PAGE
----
They shall remain nameless, but there were admittedly four books on the list that I technically didn’t finish because I purposely abandoned them. As a rule of thumb, I am so committed that it literally never occurred to me that I could just quit a book if I didn’t like it until very recently. And so, in an act of total freedom, I allowed myself the permission to try long enough to give each book a chance, and then let it go if it wasn’t my jam rather than suffer through the rest. This alone was a personal success from the project. I’ll let you decide which ones they are.

 

Goals for 2019

The 40 Book Year was an amazing experience, and it changed the way I habitually spend my time. I am not setting a goal quite so high (or really any goal) this year, other than I estimate I will be more at a pace of about 30 books. I still feel woefully behind on the books that I want to read and look forward to feeling a bit more “caught up” someday in the far out future. I will continue to use the same methods of reading in hard copy, e-copy, and audio books, and this is a great way to read for even 10 minutes here and there if you have some lofty reading goals. I also have a handful of friends and colleagues that have published books in the last several months that are on the top of my 2019 reading list. Here are a few on the docket for 2019:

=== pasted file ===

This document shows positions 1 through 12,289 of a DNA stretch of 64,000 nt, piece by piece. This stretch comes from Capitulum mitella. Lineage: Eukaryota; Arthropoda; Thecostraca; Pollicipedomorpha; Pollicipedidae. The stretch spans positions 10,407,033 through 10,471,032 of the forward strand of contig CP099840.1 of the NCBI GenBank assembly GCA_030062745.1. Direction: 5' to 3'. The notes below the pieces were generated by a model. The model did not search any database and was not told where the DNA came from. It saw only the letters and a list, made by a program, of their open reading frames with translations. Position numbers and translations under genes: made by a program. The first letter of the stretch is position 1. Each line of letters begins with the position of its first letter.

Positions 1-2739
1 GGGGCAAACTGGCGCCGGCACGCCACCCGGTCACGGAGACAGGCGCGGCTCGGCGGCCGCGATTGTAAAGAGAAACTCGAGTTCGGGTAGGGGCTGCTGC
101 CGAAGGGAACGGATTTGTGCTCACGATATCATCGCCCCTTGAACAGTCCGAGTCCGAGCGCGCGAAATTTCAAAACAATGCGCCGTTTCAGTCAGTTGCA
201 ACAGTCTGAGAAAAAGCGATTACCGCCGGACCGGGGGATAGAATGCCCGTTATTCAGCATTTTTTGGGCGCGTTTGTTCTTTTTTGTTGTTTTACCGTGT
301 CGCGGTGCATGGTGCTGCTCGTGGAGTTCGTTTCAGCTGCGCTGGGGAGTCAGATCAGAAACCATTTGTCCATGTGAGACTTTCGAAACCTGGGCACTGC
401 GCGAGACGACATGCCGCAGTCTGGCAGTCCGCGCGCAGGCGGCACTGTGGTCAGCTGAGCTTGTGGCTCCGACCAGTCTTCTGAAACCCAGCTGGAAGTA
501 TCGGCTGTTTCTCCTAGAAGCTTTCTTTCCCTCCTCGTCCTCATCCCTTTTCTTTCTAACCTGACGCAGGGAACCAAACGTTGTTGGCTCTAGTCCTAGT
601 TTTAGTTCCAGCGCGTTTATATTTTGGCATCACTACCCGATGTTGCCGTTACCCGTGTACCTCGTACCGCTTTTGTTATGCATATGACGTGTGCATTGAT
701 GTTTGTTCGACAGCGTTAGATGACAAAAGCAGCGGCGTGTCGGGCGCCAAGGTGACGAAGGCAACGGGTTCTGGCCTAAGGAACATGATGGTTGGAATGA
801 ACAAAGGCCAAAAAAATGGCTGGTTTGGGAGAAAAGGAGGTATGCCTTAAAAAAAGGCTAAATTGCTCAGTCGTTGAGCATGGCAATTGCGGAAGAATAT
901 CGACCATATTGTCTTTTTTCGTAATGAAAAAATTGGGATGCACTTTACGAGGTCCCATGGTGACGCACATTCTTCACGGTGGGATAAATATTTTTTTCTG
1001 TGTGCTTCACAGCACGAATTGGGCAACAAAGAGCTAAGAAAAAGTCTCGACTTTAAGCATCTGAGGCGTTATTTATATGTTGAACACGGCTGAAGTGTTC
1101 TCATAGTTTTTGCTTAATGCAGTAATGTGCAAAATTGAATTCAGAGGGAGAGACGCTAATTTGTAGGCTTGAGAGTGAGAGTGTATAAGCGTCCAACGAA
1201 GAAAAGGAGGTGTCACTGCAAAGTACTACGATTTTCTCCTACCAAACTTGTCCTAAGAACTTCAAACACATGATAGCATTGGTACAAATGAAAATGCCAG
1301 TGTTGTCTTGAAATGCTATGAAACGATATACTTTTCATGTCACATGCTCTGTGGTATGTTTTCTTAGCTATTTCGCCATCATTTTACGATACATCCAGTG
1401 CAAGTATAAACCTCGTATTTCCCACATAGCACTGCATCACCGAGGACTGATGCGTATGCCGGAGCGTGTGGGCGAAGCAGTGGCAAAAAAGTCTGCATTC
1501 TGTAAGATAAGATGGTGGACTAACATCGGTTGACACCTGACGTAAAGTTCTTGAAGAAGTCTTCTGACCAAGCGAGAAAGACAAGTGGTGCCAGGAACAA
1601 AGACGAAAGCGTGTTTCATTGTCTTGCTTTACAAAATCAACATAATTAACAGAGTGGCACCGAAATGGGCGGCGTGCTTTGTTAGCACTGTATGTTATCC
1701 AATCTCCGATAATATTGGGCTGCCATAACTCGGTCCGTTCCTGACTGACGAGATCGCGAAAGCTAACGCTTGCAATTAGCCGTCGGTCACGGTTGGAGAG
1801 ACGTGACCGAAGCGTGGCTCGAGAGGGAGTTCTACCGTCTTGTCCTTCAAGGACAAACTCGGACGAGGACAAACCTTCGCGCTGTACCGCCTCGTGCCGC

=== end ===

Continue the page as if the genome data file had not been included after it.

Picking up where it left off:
Here’s to taking on some bold personal development. What will you be learning about this year?

 

The Complete List: The 40 Book Year

Title Favorites
The Secret Life of Introverts, Jenn Granneman
The Fire Starter Sessions, Danielle LaPorte *
I’m Judging You, Luvvie Ajavi
Drop the Ball, Tiffany Dufu
The Book of Awakening, Mark Nepo *
Great with Child: Letters to a Young Mother, Beth Ann Fennelly *
Originals, Adam Grant
Your First 1,000 Copies, Tim Grahl
Leaders Eat Last, Simon Sinek
The Seven Spiritual Laws of Success, Deepak Chopra
10% Happier, Dan Harris
Judgement Detox, Gabrielle Bernstein
Leadership and the One Minute Manager, Ken Blanchard
When Millennials Take Over, Jamie Notter and Maddie Grant
A New Earth, Eckhart Tolle
The Secret, Rhonda Byrne
The Power of Habit, Charles Duhigg
Wild, Cheryl Strayed *
We Were Eight Years in Power, Ta-Nehisi Coates
What Happened, Hillary Clinton
Big Magic, Elizabeth Gilbert
Drive, Daniel Pink *
Grit, Angela Duckworth
Tribe of Mentors, Tim Ferriss
Milk and Honey, Rupi Kaur
Option B, Sheryl Sandberg and Adam Grant
How to Market a Book, Joanna Penn
The Artist’s Way Workbook, Julia Cameron
The Gifts of Imperfection, Brené Brown
The Book of Coaching, Ajit Nawahlka
The Hidden Brain, Shankar Vendantam *
The Sun and Her Flowers, Rupi Kaur
The Untethered Soul, Michael Singer
Daring Greatly, Brené Brown *
Truthful Living, Jeffrey Gitomer/Napoleon Hill
The Culture Code, Daniel Coyle *
Girl, Wash Your Face, Rachel Hollis
Dare to Lead, Brené Brown
The Little Prince, Antoine de Saint-Exupéry *
Heavy, Kiese Laymon *

About the author:
Katie Rasoul is the Chief Awesome Officer for Team Awesome, a leadership coaching and culture consulting firm. Find out more by visiting www.teamawesomecoaching.com or join the Team Awesome Community for awesomeness coming straight to your inbox. Follow Team Awesome on Instagram, Facebook and Twitter.